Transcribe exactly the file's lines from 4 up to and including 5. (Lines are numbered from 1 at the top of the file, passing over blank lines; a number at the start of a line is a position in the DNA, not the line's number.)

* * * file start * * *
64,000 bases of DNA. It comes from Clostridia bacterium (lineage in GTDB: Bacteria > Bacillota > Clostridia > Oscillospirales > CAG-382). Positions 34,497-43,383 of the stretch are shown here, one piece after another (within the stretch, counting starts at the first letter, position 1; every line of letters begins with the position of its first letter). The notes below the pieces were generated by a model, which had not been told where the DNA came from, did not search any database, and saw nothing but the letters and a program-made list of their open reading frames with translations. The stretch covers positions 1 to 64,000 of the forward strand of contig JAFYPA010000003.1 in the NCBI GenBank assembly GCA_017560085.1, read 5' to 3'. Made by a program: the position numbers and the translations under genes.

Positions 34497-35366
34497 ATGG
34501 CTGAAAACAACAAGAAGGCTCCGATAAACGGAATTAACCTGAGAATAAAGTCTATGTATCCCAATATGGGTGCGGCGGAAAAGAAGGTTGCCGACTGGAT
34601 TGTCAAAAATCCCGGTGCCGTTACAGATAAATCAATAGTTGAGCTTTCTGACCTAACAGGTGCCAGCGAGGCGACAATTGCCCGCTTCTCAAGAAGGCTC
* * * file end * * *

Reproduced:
34501 CTGAAAACAACAAGAAGGCTCCGATAAACGGAATTAACCTGAGAATAAAGTCTATGTATCCCAATATGGGTGCGGCGGAAAAGAAGGTTGCCGACTGGAT
34601 TGTCAAAAATCCCGGTGCCGTTACAGATAAATCAATAGTTGAGCTTTCTGACCTAACAGGTGCCAGCGAGGCGACAATTGCCCGCTTCTCAAGAAGGCTC